Let each one, then, consider how much it must have cost Mary, and what strength of mind she had to exercise in this act, by which she sacrificed the life of so amiable a Son to the cross. Behold, therefore, the most fortunate of Mothers, because the Mother of a God; but who was at the same time, of all mothers, the most worthy of compassion, being the most afflicted, inasmuch as she saw her Son destined to the cross from the day on which He was given to her. What mother would accept of a child, knowing that she would afterwards miserably lose him by an ignominious death, and that moreover she herself would be present and see him thus die? Mary willingly accepts this Son on so hard a condition; and not only does she accept Him, but she herself on this day offers Him, with her own hand, to death, sacrificing Him to Divine justice. Saint Bonaventure says that the Blessed Virgin would have accepted the pains and death of her Son far more willingly for herself; but, to obey God, she made the great offering of the Divine life of her beloved Jesus; conquering, but with an excess of grief, the tender love which she bore Him. ‘Could it have been so, she would willingly have endured all the torments of her Son; but it pleased God that His only-begotten Son should be offered for the salvation of the human race.’ Hence it is that, in this offering, Mary had to do herself more violence, and was more generous, than if she had offered herself to suffer all that her Son was to endure. Therefore she surpassed all the Martyrs in generosity; for the Martyrs offered their own lives, but the Blessed Virgin offered the life of her Son, whom she loved and esteemed infinitely more than her own life.

Nor did the sufferings of this painful offering end here; nay, even, they only began; for from that time forward, during the whole life of her Son, Mary had constantly before her eyes the death and all the torments which He was to endure. Hence, the more this Son showed Himself beautiful, gracious, and amiable, the more did the anguish of her heart increase. Ah, most sorrowful Mother, hadst thou loved thy Son less, or had He been less amiable, or had He loved thee less, thy sufferings, in offering Him to death, would certainly have been diminished. But there never was, and never will be, a mother who loved her son more than thou disdt love thine; for there never was, and never will be, a son more amiable, or one who loved his mother more than thy Jesus loved thee. O God, had we beheld the beauty, the majesty of the countenance of that Divine Child, could we have ever had courage to sacrifice His life for our salvation? And thou, O Mary, who wast His Mother, and a Mother loving Him with so tender a love, thou couldst offer thy innocent Son, for the salvation of men, to a death more painful and cruel than ever was endured by the greatest malefactor on earth!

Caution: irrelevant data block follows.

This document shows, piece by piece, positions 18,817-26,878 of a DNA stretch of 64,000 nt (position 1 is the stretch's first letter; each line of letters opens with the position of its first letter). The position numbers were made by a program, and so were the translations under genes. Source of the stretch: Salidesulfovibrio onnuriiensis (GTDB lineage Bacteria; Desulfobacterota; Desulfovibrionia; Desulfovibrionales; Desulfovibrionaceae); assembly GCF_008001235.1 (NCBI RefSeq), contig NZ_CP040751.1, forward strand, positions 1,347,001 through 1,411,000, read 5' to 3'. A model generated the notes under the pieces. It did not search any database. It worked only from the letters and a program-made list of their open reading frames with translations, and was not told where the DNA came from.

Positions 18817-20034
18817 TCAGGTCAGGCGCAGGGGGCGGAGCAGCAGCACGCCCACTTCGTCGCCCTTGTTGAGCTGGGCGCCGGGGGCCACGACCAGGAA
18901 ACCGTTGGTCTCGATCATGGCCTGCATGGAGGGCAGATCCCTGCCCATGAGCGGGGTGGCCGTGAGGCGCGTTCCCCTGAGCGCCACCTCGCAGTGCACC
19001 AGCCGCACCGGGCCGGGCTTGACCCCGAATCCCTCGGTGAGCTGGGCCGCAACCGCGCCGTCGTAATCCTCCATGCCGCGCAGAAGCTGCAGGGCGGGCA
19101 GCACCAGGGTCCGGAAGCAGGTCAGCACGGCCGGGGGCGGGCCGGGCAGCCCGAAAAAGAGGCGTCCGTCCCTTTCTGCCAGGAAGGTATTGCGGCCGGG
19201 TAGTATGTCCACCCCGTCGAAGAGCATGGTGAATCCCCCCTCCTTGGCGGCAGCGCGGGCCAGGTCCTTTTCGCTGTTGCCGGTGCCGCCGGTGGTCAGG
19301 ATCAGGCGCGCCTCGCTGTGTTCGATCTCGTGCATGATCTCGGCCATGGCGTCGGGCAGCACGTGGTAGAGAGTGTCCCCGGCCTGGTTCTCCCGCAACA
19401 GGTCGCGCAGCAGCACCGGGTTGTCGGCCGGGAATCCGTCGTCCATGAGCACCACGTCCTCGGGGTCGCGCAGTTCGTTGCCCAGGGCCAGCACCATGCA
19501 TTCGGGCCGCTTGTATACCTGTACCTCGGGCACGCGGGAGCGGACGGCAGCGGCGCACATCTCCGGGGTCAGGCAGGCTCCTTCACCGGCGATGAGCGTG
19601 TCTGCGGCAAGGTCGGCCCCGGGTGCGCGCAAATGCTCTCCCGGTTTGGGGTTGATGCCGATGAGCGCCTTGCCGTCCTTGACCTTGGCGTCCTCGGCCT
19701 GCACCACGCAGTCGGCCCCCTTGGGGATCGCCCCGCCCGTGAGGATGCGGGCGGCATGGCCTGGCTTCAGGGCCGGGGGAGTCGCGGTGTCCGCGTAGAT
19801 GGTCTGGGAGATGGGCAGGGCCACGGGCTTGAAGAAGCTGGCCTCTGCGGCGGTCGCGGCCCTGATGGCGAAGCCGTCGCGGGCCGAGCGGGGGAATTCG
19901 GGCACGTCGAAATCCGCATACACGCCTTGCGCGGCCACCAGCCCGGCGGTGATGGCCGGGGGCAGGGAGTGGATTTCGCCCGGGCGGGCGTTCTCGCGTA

Ah, how sad a scene from that day forward must love have continually placed before the eyes of Mary, – a scene representing all the outrages and mockeries which her poor Son was to endure! See, love already represents Him agonised with sorrow in the garden mangled with scourges, crowned with thorns in the praetorium, and finally hanging on the ignominious cross on Calvary! ‘Behold, O Mother,’ says love, ‘what an amiable and innocent Son thou offerest to so many torments and to so horrible a death!’ And to what purpose save Him from the hands of Herod, since it is only to reserve Him for a far more sorrowful end?

Thus Mary not only offered her Son to death in the Temple, but she renewed that offering every moment of her life; for she revealed to Saint Bridget ‘that the sorrow announced to her by the holy Simeon never left her heart until her assumption into heaven.’ Hence Saint Anselm thus addressed her: ‘O compassionate Lady, I cannot believe that thou couldst have endured for a moment so excruciating a torment without expiring under it, had not God Himself, the Spirit of Life, sustained thee.’ But Saint Bernard affirms, speaking of the great sorrow which Mary experienced on this day, that from that time forward ‘she died living, enduring a sorrow more cruel than death.’ In every moment she lived dying; for in every moment she was assailed by the sorrow of the death of her beloved Jesus, which was a torment more cruel than any death.